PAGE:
Eight Counts Ballet Company premieres first-ever onstage production of “The Nutcracker”


Maia Spoto/Daily Senior Staffer

Angel Jordan. She and Creative Director Amanda De la Fuente organized Eight Counts Ballet Company’s first onstage performance of “The Nutcracker,” premiering in January.

Charlotte Ehrlich, Assistant Campus Editor

Last December, Eight Counts Ballet Company filmed an unofficial production of “The Nutcracker.” One year (and one month) later, the company will perform the holiday classic in McCormick Auditorium.

Medill sophomore and Executive Director Angel Jordan and Communication sophomore and Company Manager Amanda de la Fuente recruited new dancers, strategized new marketing tactics and hired a student-run band since the company’s founding last fall, all in time for the group’s upcoming January onstage debut.

The company’s executive members implemented lessons from their virtual production — which Jordan said was “goofy” — when planning this year’s show, which is open to all Northwestern students regardless of prior dancing or acting experience.

Jordan said Eight Counts is replacing stereotypical dances and scenes with less offensive reinterpretations this year — a significant change from the traditional performance.

In Act Two, the main character, Clara, travels with a prince to the Land of Sweets, where representatives from different lands greet and entertain their guests. Performers portray citizens from countries like Spain and Russia, who gift Clara classical gifts from their homeland. 

For example, actors who play Chinese characters are often white, but dress in stereotypical Chinese clothing and use makeup to resemble typical Chinese facial features. 

“If we want to change any part that doesn’t continue to proliferate these stereotypes and doesn’t continue to tell the same narrative, it would be that part,” Jordan said. “In order to do it differently, we needed to change the concept behind it.” 

So, Jordan, de la Fuente and other executive members decided to make a change.

They played the traditional “national” music Tchaikovsky wrote for the production out loud, asking cast members what they thought the melodies sounded like if they had never known of the music’s racist origins.

“It’s tough to tell sometimes if a piece of choreography or music is culturally appropriative or culturally appreciative,” de la Fuente said. “But, I don’t feel comfortable being called out for having a racist production, so we changed some things around.” 

Actors came up with descriptors like pixies, berries and shadows, and choreographers modified the original blocking to match their vision, a process Jordan called “creating a land of magic.”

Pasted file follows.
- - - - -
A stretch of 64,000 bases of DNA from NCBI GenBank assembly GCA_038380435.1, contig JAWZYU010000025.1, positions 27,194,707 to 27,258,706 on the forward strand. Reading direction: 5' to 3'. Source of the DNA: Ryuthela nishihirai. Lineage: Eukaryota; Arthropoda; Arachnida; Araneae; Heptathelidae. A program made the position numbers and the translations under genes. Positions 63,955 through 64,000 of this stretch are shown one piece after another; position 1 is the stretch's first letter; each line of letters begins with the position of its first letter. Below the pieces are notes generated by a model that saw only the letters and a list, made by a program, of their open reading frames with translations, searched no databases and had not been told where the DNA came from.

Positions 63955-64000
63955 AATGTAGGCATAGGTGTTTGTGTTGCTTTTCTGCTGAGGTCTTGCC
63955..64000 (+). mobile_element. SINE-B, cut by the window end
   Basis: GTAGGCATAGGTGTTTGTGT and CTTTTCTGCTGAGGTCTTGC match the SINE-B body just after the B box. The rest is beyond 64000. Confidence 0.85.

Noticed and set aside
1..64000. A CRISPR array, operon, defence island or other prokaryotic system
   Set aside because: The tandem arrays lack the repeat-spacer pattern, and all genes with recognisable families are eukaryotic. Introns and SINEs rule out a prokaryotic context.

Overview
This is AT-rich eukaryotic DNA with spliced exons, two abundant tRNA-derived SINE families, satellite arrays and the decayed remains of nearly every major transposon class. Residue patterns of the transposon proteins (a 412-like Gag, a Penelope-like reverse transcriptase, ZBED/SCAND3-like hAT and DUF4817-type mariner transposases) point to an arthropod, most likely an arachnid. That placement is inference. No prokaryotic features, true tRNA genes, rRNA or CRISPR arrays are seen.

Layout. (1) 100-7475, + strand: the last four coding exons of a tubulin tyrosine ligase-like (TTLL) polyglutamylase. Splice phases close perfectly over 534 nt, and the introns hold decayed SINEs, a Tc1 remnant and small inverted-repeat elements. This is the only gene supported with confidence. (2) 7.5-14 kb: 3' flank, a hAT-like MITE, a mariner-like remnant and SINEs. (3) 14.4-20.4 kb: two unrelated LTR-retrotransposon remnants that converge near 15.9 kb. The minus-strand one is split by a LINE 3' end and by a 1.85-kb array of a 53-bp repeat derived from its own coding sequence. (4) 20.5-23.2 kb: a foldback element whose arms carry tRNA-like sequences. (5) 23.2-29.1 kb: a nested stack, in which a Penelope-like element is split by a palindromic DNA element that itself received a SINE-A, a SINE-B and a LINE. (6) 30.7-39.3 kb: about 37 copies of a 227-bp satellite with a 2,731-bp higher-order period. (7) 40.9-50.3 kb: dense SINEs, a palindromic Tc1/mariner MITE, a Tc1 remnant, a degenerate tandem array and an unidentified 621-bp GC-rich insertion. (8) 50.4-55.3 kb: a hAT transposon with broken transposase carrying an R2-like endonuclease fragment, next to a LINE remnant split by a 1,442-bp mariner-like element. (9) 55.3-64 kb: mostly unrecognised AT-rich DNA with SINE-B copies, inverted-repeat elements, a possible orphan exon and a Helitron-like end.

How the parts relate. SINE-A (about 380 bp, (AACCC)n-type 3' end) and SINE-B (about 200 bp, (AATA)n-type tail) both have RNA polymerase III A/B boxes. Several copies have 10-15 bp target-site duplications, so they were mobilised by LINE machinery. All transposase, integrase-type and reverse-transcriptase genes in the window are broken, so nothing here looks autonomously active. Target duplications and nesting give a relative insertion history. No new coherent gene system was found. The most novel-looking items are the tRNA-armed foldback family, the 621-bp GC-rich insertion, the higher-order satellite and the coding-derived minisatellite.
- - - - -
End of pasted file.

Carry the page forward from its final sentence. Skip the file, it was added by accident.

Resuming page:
Both Jordan and de la Fuente said cast members — especially beginners — dove into the production’s artistic process, designing a unique vision for their characters, participating in creative brainstorming and working cohesively with new scene partners every rehearsal. 

“Our beginners are probably the most amazing people on campus,” Jordan said. “They show up at 10 a.m. on a Saturday morning to do something they’ve never done before with such energy and excitement.”

She said several first-year cast and crew members encouraged friends and peers to audition for or take open classes with Eight Counts, giving them hints and helpful tips that the company’s executive board had provided a week earlier. 

Communications senior Mako Yamamoto said she rediscovered her love for ballet through Eight Counts’ open audition policy for “The Nutcracker,” a show she’s danced in since age three. Now playing Clara, Yamamoto said the show and the company feel like “home base.”

“The Nutcracker gives me back that childlike excitement for Christmas and the winter season,” she said. “It’s tough to keep that as you get older, so it’s been really nice to revisit.” 

The production will premiere on Jan. 6, and the company will perform the show again the following evening. As so many NU students remain at home after Thanksgiving Break, Jordan said the company selected a January date to draw as large of an audience as possible to the production and welcome the school community back from vacation.

“I hope everyone gets a little bit more extra holiday laughter and joy right before going into what can be one of the most depressing quarters of the school year,” Jordan said.

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Twitter: @charlottehrlich

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